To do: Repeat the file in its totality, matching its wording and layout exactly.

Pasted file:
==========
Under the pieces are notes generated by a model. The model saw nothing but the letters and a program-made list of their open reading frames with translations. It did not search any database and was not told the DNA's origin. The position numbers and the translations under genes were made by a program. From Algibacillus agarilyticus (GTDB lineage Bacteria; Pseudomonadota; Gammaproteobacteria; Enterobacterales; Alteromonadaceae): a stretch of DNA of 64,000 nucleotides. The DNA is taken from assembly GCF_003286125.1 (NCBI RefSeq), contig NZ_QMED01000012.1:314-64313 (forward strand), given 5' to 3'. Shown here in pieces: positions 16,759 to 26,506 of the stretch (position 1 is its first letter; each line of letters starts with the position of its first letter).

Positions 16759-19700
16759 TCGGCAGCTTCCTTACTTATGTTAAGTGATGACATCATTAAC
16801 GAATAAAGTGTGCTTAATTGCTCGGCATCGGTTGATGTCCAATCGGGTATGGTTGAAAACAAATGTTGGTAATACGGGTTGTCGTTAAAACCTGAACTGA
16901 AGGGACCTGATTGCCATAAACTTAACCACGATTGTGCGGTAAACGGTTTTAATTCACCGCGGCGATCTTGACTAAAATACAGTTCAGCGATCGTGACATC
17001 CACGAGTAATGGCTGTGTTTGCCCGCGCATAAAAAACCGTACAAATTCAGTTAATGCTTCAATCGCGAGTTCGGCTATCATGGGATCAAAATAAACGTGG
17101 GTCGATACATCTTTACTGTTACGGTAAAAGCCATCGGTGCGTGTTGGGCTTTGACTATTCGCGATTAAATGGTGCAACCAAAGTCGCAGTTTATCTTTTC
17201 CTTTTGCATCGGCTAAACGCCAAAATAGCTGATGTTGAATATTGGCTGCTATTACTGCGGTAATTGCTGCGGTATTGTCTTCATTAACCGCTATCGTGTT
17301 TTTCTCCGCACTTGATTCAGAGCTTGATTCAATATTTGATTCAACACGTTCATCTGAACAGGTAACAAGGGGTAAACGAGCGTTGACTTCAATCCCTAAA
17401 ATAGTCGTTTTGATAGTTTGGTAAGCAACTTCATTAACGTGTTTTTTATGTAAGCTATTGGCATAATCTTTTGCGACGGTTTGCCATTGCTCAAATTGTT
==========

Under the pieces are notes generated by a model. The model saw nothing but the letters and a program-made list of their open reading frames with translations. It did not search any database and was not told the DNA's origin. The position numbers and the translations under genes were made by a program. From Algibacillus agarilyticus (GTDB lineage Bacteria; Pseudomonadota; Gammaproteobacteria; Enterobacterales; Alteromonadaceae): a stretch of DNA of 64,000 nucleotides. The DNA is taken from assembly GCF_003286125.1 (NCBI RefSeq), contig NZ_QMED01000012.1:314-64313 (forward strand), given 5' to 3'. Shown here in pieces: positions 16,759 to 26,506 of the stretch (position 1 is its first letter; each line of letters starts with the position of its first letter).

Positions 16759-19700
16759 TCGGCAGCTTCCTTACTTATGTTAAGTGATGACATCATTAAC
16801 GAATAAAGTGTGCTTAATTGCTCGGCATCGGTTGATGTCCAATCGGGTATGGTTGAAAACAAATGTTGGTAATACGGGTTGTCGTTAAAACCTGAACTGA
16901 AGGGACCTGATTGCCATAAACTTAACCACGATTGTGCGGTAAACGGTTTTAATTCACCGCGGCGATCTTGACTAAAATACAGTTCAGCGATCGTGACATC
17001 CACGAGTAATGGCTGTGTTTGCCCGCGCATAAAAAACCGTACAAATTCAGTTAATGCTTCAATCGCGAGTTCGGCTATCATGGGATCAAAATAAACGTGG
17101 GTCGATACATCTTTACTGTTACGGTAAAAGCCATCGGTGCGTGTTGGGCTTTGACTATTCGCGATTAAATGGTGCAACCAAAGTCGCAGTTTATCTTTTC
17201 CTTTTGCATCGGCTAAACGCCAAAATAGCTGATGTTGAATATTGGCTGCTATTACTGCGGTAATTGCTGCGGTATTGTCTTCATTAACCGCTATCGTGTT
17301 TTTCTCCGCACTTGATTCAGAGCTTGATTCAATATTTGATTCAACACGTTCATCTGAACAGGTAACAAGGGGTAAACGAGCGTTGACTTCAATCCCTAAA
17401 ATAGTCGTTTTGATAGTTTGGTAAGCAACTTCATTAACGTGTTTTTTATGTAAGCTATTGGCATAATCTTTTGCGACGGTTTGCCATTGCTCAAATTGTT